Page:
By John Grey
My grandfather says the trestle bridge just buckled when the locomotive crossed it. That train broke apart, and cars swerved, careened, toppled into the river. People screamed. They grabbed onto what they could as suitcases, strangers, crashed against their flailing bodies. One man's heart gave out before his carriage smashed the surface. Many drowned. The fireman went down in a swirl of flaming water. My grandfather knows every detail of the flood of 1953 and repeats them endlessly. He can point out the high marks on every building in town. He can name everybody who didn't survive. And yes, he remembers clearly the night that Mary English shot her husband with his hunting rifle. He can point out where the Bialosky boy drowned. And there's no need for floral cross embedded in the highway bank. He remembers who crashed there, the names, even the make of car. There's times, I really do believe, he lives for the dead. And he was in the war of course, more buddies killed in action than there are names in our telephone directory. You'd think he would forget some but he never does. He figures people spend a lot more time dead than they ever do living. And those caught up in their own lives don't bother with an old man like him. It's only people no longer here who can spare the time.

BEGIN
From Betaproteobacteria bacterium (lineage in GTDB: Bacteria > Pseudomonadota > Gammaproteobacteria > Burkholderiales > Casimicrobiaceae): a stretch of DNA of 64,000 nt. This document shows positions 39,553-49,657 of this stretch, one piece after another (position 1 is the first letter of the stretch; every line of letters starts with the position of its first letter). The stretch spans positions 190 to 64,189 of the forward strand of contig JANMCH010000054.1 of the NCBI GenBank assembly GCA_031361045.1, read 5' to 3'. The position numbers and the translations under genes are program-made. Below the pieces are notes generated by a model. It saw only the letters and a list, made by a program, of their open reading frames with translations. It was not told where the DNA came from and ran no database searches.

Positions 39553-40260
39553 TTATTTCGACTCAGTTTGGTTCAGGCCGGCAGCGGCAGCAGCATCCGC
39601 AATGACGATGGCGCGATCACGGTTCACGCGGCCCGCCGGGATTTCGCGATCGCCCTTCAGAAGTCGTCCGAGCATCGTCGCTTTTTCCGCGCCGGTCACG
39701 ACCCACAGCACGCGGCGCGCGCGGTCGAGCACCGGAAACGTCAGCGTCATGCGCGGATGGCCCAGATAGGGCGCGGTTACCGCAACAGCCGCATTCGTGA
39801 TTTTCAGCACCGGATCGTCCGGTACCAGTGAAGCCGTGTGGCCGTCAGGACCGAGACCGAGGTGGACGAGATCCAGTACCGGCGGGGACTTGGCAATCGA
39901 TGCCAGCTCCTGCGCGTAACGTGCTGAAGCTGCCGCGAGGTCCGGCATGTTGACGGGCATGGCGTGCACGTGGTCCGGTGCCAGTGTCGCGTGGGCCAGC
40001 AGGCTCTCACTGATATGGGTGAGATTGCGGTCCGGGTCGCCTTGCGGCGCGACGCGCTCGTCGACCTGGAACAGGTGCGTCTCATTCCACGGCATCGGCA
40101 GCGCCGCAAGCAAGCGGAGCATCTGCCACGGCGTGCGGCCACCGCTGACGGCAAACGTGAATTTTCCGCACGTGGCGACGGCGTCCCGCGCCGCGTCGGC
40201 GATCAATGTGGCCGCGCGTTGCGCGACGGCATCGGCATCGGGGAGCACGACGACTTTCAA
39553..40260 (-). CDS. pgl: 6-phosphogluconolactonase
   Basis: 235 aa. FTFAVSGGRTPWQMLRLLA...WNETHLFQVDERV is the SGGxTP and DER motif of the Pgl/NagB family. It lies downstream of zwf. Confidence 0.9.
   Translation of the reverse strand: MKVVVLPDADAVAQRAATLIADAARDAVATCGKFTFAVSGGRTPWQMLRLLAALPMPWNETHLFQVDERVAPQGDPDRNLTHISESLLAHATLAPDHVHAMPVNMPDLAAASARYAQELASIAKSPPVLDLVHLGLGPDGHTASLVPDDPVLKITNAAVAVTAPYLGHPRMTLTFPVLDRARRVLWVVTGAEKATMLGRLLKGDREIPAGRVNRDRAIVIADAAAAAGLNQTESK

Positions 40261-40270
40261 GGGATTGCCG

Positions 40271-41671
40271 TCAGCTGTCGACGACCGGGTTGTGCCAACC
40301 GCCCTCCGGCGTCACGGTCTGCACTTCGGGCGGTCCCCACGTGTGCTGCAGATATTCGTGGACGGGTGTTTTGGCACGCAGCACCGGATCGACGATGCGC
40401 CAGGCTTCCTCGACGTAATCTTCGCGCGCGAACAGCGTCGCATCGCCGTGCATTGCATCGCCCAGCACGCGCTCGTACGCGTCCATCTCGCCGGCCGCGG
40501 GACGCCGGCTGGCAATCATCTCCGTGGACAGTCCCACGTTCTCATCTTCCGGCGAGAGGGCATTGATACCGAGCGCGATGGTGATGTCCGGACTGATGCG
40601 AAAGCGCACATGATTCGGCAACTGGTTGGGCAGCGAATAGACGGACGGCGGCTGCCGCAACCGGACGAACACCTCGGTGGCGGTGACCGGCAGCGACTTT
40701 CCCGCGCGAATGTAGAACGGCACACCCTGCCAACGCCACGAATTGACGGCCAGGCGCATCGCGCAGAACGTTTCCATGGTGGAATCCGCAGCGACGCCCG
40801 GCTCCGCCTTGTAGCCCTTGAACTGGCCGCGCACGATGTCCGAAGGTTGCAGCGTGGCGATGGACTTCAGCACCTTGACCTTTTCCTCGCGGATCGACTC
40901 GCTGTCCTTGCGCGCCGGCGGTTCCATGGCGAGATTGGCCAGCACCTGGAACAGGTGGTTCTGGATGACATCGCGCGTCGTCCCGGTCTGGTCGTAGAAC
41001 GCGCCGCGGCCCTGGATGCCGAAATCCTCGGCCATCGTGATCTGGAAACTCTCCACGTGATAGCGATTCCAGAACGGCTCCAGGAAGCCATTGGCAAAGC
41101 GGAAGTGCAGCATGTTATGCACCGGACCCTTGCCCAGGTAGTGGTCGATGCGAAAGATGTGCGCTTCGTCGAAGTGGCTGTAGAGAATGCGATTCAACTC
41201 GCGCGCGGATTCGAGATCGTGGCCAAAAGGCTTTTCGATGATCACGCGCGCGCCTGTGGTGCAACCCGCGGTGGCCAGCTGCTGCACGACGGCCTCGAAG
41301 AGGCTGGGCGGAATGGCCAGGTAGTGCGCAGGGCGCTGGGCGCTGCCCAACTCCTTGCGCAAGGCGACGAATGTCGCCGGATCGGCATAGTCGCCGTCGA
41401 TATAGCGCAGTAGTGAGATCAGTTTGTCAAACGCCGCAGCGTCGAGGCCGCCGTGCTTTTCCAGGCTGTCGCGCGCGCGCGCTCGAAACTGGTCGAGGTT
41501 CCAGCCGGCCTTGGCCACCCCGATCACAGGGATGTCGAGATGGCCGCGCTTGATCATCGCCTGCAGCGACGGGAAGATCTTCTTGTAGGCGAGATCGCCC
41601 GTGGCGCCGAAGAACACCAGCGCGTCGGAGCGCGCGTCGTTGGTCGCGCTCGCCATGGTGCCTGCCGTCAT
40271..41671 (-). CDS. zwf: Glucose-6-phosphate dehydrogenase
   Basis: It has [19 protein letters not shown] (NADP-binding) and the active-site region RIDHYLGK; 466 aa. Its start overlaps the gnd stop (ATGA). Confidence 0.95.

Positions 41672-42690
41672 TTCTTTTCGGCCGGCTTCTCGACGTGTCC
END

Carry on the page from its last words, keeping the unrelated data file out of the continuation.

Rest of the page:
Photo by Austin Smart